There are too many factors when it comes to helmets, and one specifically – helmets are single impact items and in the perfect world should be replaced frequently, to the point that accidentally dropping your helmet at home could deem it trash.

      Additionally, research has shown that helmets do little at higher speeds. And if you couple that with user error, improper fit/size, in no way should a helmet manufacturer be punished for trying to keep people safe.

      • worknman24hours - Feb 13, 2014 at 1:18 PM

        I am not talking about all helmets here,I am talking about the specific helmet- brand and model -that Michael was wearing.

        The data collection and analysis that was just done to helmets used by children in American football in junior and high schools found that a very famous brand of football helmet was terribly deficient ( for many decades) in it’s ability to absorb impacts from getting to the wearers brain.

        The only reason that research was done was because people stopped making excuses for the helmet manufacturer and the sport that equipment was used in and got to the proper business of actually checking the helmets out scientifically.

        Had the logic you just used to defend this particular helmet manufacturers deficient skiing helmet been used fifty years ago, cars would not even have seat belts.

  3. worknman24hours - Feb 13, 2014 at 1:11 PM

    I don’t view how this helmet ‘protected ‘ him as a success.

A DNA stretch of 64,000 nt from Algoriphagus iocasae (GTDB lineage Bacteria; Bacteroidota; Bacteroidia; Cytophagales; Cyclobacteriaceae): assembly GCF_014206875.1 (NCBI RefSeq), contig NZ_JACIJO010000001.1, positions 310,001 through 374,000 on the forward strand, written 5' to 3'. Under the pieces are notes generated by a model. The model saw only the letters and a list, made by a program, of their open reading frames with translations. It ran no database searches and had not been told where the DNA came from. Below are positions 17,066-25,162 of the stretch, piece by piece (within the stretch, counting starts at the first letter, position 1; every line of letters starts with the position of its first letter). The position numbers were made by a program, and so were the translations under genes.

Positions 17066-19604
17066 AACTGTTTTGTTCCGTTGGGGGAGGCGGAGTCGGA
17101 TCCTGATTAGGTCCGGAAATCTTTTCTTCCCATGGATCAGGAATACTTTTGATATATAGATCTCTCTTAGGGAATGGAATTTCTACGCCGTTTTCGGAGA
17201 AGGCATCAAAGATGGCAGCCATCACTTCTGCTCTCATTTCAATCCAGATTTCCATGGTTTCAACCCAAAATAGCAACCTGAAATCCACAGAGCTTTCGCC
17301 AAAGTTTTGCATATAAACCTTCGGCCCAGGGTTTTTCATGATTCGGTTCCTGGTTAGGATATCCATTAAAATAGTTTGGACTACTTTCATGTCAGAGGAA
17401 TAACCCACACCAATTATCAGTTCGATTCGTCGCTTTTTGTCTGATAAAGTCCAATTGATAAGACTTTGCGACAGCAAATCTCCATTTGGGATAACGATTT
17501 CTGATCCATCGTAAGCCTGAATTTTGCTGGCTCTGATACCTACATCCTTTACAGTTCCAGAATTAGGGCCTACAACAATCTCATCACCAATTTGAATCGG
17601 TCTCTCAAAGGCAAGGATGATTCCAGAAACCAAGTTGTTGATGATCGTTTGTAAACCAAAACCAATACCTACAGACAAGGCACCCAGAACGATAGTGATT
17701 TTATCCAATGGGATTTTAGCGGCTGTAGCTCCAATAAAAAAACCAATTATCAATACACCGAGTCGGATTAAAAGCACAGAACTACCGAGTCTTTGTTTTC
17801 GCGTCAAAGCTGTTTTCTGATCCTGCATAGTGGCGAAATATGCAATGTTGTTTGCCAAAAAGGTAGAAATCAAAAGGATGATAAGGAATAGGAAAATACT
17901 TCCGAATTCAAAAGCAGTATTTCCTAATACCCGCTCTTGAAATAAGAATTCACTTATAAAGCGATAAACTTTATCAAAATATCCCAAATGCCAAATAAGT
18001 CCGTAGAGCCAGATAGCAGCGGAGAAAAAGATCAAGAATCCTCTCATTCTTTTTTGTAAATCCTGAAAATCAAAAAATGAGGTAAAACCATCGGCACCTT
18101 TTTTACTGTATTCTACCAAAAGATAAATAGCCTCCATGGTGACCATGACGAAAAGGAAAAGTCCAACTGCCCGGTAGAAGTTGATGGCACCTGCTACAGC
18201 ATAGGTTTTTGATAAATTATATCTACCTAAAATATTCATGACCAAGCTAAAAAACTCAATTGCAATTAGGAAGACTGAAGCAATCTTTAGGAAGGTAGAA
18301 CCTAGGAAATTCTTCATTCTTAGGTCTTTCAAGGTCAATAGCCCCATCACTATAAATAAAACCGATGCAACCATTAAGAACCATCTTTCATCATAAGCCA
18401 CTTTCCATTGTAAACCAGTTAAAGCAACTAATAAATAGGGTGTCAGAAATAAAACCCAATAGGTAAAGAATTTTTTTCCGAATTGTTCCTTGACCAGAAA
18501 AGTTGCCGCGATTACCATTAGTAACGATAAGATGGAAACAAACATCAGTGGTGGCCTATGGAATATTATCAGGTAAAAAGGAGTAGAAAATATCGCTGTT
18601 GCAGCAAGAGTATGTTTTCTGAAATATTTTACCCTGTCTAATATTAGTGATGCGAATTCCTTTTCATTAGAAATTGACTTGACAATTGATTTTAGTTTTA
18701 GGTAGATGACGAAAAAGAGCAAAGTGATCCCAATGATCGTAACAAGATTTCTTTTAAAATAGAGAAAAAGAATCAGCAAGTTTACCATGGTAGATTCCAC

All modern helmets are based on the idea that they sacrifice themselves one time to absorb the wearers head from the forces of one impact.

    Furthermore, all reports have said that Michael WAS NOT skiing at a fast pace when he crashed further leading to the idea that this particular helmet was deficient in it’s design.

    Michael,as a legendary race car driver,who lived for decades with the constant proper use of all kinds of safety hardware and with a bottomless practically_ amount of money from which to choose a skiing helmet to protect himself and as a engineer too understanding the forces he was likely to face while skiing would have never put on a helmet he though would not protect himself.

    This skiing helmet should have been designed to work with the objects it was to encounter in the environment it was to used in at the speeds it was likely to be used at.

    That means rocks, trees and ice heaves are all on the table in it’s impact stricture absorbing requirements, for one impact.

    And the helmet is supposed to protect the brain-that is it’s fundamental job.

    Had Michael broken bones or God forbid even his neck ,maybe the helmet could be citied as sufficient in it’s design but that is not what happened here.

    Michael is working his way back from a large amount of energy caused brain injury that the helmet should have prevented.

    That is a failure of this skiing helmet to protect him ESPECIALLY at the slow speed that Michael fell to the ground and hit his head.

    There is no excuse for that helmet not protecting Michael’s brain any better then it didn’t.